One year ago I made the decision to go back into clinical practice. I made this decision for 2 reasons: First, I still teach seminars with clinical topics (certification review courses, medsurg topics, etc.). It’s a credibility thing – I can’t teach about clinical topics if I’m not still practicing clinically! Second, for me to be an effective keynote speaker and help nurses succeed, I need to know what they are going through.
Going back to the bedside after being away for such a long time (8 years) was the hardest thing I’ve ever done but it was the best decision I’ve ever made. Not only does this experience give me great stories to share while I teach, it gives me great insight and understanding to the challenges current and future nurses face.
This knowledge helps me to help you!
I was lucky to find a casual (prn) position where I got to float to different units. Some units I noticed were staffed with primarily newer nurses who had less than 3 years experience while others had primarily experienced nurses. Over several months, I started to notice a pattern. When I worked on a unit with primarily experienced nurses, my shift went smoothly but when I worked on a unit with primarily newer nurses, I left there exhausted and not feeling good about the work I did.
Then I figured out why.
On the units with more new nurses, I found myself saying this phrase, “They don’t even know what they don’t know.” Their conversations focused on:
· “my patient” or “your patient” instead of “our patients.”
· care of the patient only while in the hospital without considering needs beyond the acute care setting
· the tasks that needed to be done versus improving patient outcomes
· what “I” (the nurse) had to do versus “others” (nursing assistant, ancillary, physicians, etc)
Ultimately, these conversations impacted the flow of patient care on those units in a negative way.
It wasn’t their fault. These nurses just hadn’t had the wisdom and experiences with the complexity of patient care to truly understand how to see the delivery of care beyond their shifts – beyond the tasks they needed to accomplish – and beyond their unique role as a nurse. I felt like I was working in my own little silo when I worked on these units compared to the team approach I felt when working on units with experienced wise nurses.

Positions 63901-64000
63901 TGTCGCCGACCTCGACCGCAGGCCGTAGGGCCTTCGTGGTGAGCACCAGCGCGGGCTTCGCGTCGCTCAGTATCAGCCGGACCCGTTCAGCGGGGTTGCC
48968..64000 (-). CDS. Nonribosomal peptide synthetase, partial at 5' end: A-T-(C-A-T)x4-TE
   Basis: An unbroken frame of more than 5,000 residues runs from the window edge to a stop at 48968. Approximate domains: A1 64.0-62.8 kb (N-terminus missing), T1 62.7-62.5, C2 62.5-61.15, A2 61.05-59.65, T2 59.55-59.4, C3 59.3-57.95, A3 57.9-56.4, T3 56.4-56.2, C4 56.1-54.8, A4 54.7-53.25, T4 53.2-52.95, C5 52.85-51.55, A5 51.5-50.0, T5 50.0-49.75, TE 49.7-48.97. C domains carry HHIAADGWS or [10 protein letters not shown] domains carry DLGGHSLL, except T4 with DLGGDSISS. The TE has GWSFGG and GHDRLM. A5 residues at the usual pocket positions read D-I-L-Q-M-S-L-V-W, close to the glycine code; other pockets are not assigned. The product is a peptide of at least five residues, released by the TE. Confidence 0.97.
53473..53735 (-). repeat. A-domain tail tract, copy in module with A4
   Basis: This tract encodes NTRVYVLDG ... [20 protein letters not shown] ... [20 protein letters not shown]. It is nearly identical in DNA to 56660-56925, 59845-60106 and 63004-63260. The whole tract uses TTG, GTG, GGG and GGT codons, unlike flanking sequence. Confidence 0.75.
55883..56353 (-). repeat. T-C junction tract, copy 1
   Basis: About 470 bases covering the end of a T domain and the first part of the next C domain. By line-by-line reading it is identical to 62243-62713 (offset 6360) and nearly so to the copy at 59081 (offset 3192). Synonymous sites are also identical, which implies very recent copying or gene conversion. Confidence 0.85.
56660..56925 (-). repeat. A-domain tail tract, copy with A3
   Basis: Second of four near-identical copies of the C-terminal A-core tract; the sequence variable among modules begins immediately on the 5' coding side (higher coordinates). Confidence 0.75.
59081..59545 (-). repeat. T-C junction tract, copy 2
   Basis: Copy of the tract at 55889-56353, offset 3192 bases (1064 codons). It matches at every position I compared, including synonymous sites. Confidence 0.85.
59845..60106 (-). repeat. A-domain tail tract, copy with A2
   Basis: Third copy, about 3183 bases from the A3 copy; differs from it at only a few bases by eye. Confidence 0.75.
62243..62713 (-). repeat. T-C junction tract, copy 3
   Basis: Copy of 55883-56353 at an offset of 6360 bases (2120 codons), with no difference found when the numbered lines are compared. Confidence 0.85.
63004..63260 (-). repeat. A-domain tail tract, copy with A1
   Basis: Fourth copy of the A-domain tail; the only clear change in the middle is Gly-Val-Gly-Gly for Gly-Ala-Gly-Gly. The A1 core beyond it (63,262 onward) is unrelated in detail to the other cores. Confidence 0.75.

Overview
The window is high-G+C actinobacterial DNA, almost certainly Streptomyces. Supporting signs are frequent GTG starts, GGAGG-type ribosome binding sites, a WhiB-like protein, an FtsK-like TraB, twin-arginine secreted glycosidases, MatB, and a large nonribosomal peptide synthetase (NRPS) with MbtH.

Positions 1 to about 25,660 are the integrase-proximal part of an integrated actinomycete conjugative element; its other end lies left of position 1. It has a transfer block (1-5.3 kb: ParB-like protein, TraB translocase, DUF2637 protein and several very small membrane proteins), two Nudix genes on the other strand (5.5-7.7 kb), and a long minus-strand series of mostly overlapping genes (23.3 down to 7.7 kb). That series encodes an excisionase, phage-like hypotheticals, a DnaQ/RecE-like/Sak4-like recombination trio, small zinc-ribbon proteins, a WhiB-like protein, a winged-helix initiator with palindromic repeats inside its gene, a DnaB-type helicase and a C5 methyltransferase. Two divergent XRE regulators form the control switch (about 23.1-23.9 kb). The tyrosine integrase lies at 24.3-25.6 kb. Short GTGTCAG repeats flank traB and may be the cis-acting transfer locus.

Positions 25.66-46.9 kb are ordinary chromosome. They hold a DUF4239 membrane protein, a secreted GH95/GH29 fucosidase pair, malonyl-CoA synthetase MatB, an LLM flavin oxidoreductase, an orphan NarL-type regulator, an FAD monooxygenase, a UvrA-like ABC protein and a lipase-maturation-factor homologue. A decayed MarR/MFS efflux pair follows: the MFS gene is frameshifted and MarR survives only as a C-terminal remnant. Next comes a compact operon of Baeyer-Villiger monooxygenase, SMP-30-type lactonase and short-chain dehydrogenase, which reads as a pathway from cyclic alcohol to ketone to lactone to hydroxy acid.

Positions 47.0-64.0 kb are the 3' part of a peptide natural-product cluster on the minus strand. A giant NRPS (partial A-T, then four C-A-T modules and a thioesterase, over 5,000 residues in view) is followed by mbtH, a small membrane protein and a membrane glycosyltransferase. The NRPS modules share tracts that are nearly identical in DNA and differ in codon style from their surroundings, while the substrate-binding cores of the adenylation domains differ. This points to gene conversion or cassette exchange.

1. Find a trusted guide
Spend time getting to know some of the nurses on your unit. Who seems to know and manage everything with ease and grace? Who would you consider wise and a role model for exemplary practice – a nurse who you want to be like? Attach yourself to her/him. Watch and learn grasshopper.
2. Maintain curiosity
Nurses who maintain a healthy curiosity about health and humans tend to broaden their understanding and therefore, their ability to deliver comprehensive, meaningful care. It’s not just about doing the things on your list but asking why and how might the patient be affected.
3. View care from a 10,000 foot perspective
Realize that the care we provide patients in the hospital is just a snap shot of the overall care they will receive. Care doesn’t just happen within the 4 walls of your hospital. Be sure to consider what your patients need beyond you.
Becoming a wise, competent and confident nurse takes time, experience and the wisdom to know…that you might not KNOW what you don’t KNOW. But that’s okay. None of us experienced nurses knew either when we started!
Thanks so much for reading and for choosing to become a nurse. I’m cheering for your success!
Take care and stay connected